Seismic Hazard Analysis of Lifelines

by Jamshid Mohammadi, (A.M.ASCE), Asst. Prof. of Civ. Engrg.; Illinois Inst. of Tech., Chicago, Ill.,
Alfredo H-S. Ang, (F.ASCE), Prof. of Civ. Engrg.; Univ. of Ill. at Urbana-Champaign, Urbana, Ill.,


Serial Information: Journal of the Structural Division, 1982, Vol. 108, Issue 6, Pg. 1232-1249


Document Type: Journal Paper

Abstract: Methods for assessing the seismic safety of a lifeline system are developed; with part of the study being devoted to the development of a relation between the earthquake intensity and the distance for near-source regions. The attenuation of maximum ground motion intensity with distance is examined. Specific attenuation relations are developed and compared with the existing empirical attenuation equations. On this basis, the importance of the source parameters are examined. With regard to the safety analysis of lifeline systems, it is assumed that earthquakes originate as ruptures along geologic faults. Two types of hazards from earthquakes are considered; namely, the hazard of a fault rupture strike on the links of a lifeline system, and the hazard of damage caused by severe ground shaking. The application of the methods presented herein are demonstrated for a specific lifeline system.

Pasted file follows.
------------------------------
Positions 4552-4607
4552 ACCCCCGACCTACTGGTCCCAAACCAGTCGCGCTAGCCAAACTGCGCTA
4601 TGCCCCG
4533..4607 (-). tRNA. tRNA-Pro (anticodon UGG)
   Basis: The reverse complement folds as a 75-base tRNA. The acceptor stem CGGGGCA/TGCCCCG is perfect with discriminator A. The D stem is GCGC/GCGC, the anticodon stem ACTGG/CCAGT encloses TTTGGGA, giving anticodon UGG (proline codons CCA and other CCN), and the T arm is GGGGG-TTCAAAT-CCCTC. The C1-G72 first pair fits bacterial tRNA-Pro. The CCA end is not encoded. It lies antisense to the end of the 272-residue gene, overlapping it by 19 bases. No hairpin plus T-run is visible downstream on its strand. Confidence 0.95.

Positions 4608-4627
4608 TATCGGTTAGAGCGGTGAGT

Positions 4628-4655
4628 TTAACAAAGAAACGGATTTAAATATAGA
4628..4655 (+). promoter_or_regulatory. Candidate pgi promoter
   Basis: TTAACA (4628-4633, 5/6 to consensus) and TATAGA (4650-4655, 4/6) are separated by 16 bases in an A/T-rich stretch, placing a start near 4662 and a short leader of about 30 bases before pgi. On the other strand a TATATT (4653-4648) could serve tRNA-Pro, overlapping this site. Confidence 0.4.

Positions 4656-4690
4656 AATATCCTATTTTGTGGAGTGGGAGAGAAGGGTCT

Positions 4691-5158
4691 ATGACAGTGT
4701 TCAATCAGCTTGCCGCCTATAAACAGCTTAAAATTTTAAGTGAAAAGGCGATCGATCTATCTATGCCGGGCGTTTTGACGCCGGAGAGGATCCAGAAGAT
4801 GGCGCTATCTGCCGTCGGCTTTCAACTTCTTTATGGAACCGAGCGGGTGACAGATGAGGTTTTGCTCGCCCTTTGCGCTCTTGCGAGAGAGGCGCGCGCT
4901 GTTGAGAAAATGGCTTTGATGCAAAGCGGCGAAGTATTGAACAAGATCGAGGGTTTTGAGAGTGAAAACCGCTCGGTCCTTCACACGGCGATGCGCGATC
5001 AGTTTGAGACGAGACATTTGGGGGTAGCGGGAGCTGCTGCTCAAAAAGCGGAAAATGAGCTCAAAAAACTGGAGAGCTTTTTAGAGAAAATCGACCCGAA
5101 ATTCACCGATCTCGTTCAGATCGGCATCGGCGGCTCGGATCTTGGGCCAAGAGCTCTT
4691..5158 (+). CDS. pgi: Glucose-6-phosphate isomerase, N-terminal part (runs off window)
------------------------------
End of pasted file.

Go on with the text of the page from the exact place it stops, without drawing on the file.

Subject Headings: Lifeline systems | Earthquakes | Seismic tests | Seismic effects | Safety | Ground motion | System analysis

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